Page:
Cole Foster, son of Hot Rod Hall of Famer Pat Foster, practices his craft under the Salinas Boys moniker in the fertile farmlands of central California. A veteran car builder for over 20 years, Cole came to global prominence in the motorcycle scene on an episode of Discovery Channel's "Biker Build-Off," where the wry and wily fabricator serviced his period-correct pompadour, tongue firmly in cheek. Cole's slighly brooding yet casual demeanor is one of his most endearing qualities. An eye for fit, finish, stance and style is tops among his others.
As one zen master of motorcycle maintence I know sees it, Cole Foster's minimalist aesthetic cast the modern archetype for today's lean, clean (dare I say it?) "bobber" style. When he introduced his stout, narrow motorbikes to chopper freaks raised on reality-show melodrama, Cole's two-wheeled sculptures provided guidance and inspiration for a new breed of garage builder. I know the stripped-down style has been around since WWII, but in my opinion it was Cole Foster and his perfect hair who delivered "bobbers" to the masses. Before Cole, mainstream chopperazzi seemed convinced that if it didn't have spider webs or scary skulls, it wasn't a custom motorcycle.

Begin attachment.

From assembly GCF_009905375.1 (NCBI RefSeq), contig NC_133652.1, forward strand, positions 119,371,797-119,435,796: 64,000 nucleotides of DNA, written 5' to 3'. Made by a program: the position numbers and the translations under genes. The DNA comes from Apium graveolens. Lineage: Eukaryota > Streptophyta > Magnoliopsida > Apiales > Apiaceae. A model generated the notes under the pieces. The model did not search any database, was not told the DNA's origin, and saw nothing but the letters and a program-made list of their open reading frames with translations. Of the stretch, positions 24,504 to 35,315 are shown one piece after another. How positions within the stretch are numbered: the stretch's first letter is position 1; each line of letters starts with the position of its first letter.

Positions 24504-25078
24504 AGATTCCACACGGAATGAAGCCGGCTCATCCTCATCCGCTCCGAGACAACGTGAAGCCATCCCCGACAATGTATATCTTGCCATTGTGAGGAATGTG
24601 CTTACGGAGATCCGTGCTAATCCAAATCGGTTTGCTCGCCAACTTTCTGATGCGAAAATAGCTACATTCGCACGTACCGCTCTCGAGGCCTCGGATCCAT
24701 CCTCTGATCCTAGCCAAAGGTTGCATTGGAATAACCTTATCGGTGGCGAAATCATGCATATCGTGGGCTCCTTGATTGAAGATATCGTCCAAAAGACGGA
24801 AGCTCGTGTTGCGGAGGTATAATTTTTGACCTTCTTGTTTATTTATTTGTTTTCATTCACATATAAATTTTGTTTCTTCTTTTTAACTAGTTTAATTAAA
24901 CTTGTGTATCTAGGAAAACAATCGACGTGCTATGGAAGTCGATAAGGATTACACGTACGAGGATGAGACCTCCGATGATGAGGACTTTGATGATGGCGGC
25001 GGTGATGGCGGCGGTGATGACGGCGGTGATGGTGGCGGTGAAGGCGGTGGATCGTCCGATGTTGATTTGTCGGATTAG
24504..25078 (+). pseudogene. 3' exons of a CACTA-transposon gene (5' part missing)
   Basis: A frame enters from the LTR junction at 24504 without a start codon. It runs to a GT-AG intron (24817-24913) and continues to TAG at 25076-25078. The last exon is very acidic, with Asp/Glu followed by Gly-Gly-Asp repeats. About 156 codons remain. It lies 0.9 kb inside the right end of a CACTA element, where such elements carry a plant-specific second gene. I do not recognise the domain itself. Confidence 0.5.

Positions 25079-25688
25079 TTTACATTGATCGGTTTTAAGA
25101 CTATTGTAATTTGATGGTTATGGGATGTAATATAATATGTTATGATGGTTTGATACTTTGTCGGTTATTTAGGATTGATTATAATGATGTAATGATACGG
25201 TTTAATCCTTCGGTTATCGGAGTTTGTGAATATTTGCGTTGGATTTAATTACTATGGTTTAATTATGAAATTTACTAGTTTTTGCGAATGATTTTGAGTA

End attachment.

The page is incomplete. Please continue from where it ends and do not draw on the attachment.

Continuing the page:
I saw this panhead for the first time at the David Mann Chopperfest in Ventura, California, December of '09. What struck me about Cole's bike at the time wasn't its period correctness or rich patina. Instead, I was impressed by its paint. In a day when leading painters like Harpoon, French Kiss, and Blue Moon Kustoms couldn't crank out Summer of Love flake jobs fast enough, Cole Foster trotted down from Salinas with a panhead painted like a river dick's jet boat. Whether Cole's choice of livery was a calculated strike against conventional wisdom or merely an homage to "Corvette Summer" is beside the point. The fact that Cole turns left when everyone else is turning right makes the man a saint in my book.
To see more of Cole's work in two wheels and four, visit the Salinas Boys website.